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LOr's curator insight, September 27, 12:00 PM
perception et a priori
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Proceedings of the Twenty-Eighth Conference on Uncertainty in Artificial Intelligence (2012)

This is the Proceedings of the Twenty-Eighth Conference on Uncertainty in Artificial Intelligence, which was held on Catalina Island, CA August 14-18 2012.

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Proceedings of the Twenty-Seventh Conference on Uncertainty in Artificial Intelligence (2011)

This is the Proceedings of the Twenty-Seventh Conference on Uncertainty in Artificial Intelligence, which was held in Barcelona, Spain, July 14 - 17 2011

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Rescooped by Bernard Ryefield from Complexity - Complex Systems Theory
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A Fundamental Theory to Model the Mind | Quanta Magazine

A Fundamental Theory to Model the Mind |  Quanta Magazine | Cognitive Science - Artificial Intelligence | Scoop.it
Support is growing for a decades-old physics idea suggesting that localized episodes of disordered brain activity help keep the overall system in healthy balance.
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New Ideas for Brain Modelling (v2)

This paper describes some biologically-inspired processes that could be used to build the sort of networks that we associate with the human brain. New to this paper, a 'refined' neuron will be proposed. This is a group of neurons that by joining together can produce a more analogue system, but with the same level of control and reliability that a binary neuron would have. With this new structure, it will be possible to think of an essentially binary system in terms of a more variable set of values. The paper also shows how recent research can be combined with established theories, to produce a more complete picture. The propositions are largely in line with conventional thinking, but possibly with one or two more radical suggestions. An earlier cognitive model can be filled in with more specific details, based on the new research results, where the components appear to fit together almost seamlessly. The intention of the research has been to describe plausible 'mechanical' processes that can produce the appropriate brain structures and mechanisms, but that could be used without the magical 'intelligence' part that is still not fully understood. There are also some important updates from an earlier version of this paper.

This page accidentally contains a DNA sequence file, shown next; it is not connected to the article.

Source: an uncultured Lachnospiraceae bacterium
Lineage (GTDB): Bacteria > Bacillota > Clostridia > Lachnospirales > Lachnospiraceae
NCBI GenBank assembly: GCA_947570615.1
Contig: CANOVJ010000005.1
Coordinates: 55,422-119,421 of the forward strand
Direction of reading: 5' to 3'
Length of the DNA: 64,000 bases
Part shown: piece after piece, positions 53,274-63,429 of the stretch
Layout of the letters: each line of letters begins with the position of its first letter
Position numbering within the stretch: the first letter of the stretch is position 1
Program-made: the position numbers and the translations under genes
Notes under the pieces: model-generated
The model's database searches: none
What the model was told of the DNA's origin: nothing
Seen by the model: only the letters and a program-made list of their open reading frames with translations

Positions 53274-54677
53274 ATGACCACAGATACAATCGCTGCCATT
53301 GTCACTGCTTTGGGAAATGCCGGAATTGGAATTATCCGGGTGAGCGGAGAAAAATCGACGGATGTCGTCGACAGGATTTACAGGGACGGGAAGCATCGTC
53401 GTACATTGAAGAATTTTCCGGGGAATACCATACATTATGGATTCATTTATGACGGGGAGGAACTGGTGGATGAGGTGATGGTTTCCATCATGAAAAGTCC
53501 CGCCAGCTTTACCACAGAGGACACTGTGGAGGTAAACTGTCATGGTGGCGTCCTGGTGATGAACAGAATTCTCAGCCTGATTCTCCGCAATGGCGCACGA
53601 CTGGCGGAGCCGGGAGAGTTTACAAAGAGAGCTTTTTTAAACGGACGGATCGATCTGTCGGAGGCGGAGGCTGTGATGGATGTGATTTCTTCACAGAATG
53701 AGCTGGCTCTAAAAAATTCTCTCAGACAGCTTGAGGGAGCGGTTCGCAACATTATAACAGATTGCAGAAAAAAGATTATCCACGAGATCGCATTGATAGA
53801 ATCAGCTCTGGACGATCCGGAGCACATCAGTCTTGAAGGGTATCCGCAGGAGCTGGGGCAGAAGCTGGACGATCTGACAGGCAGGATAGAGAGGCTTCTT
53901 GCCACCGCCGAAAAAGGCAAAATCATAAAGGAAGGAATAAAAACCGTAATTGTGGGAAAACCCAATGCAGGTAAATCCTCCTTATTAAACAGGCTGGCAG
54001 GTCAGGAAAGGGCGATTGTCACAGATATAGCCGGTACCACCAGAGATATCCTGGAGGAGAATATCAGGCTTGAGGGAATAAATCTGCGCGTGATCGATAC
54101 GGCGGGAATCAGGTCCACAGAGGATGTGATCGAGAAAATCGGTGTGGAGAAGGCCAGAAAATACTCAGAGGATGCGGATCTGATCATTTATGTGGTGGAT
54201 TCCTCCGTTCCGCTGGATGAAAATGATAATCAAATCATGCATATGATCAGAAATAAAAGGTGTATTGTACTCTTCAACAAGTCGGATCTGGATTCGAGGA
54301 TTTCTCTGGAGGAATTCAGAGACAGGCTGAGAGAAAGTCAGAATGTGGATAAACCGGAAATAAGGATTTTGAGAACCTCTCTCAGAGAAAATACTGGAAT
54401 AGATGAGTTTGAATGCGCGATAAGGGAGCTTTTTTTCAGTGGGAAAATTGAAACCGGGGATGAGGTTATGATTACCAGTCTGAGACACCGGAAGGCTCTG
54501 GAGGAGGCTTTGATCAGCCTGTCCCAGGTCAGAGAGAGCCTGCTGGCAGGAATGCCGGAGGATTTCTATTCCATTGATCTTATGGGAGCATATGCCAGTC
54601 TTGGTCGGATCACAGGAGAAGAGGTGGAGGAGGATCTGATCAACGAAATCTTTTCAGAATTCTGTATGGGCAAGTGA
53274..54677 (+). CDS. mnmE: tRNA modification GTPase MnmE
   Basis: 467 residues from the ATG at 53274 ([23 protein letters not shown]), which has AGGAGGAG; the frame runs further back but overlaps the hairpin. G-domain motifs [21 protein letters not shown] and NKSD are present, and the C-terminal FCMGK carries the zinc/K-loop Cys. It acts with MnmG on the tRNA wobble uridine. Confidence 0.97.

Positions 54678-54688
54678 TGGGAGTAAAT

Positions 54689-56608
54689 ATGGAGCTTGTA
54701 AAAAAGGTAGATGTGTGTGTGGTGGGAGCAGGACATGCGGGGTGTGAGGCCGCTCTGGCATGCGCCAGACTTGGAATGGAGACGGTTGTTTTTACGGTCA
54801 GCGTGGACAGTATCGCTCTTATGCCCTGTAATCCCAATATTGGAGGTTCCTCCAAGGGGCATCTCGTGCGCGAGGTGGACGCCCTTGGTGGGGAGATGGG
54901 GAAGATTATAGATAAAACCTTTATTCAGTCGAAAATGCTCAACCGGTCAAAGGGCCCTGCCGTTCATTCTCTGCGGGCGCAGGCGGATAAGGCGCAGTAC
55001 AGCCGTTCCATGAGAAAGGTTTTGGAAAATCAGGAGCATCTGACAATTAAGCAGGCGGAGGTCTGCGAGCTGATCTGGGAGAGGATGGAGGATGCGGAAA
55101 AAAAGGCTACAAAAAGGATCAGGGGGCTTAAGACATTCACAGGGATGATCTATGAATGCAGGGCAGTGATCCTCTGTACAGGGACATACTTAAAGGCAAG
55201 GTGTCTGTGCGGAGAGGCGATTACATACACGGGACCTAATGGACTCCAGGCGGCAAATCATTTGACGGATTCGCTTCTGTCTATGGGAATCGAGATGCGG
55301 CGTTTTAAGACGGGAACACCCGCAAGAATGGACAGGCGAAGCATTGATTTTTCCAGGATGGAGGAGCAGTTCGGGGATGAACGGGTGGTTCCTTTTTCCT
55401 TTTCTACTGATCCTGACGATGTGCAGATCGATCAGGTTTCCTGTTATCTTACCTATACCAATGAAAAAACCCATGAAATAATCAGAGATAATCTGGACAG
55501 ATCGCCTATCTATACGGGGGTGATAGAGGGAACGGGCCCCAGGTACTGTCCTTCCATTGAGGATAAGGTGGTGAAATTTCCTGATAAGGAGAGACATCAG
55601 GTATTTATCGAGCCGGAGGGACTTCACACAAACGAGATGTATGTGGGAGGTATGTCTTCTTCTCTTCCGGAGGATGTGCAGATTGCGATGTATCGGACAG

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Rescooped by Bernard Ryefield from Papers
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The cultural evolution of mind reading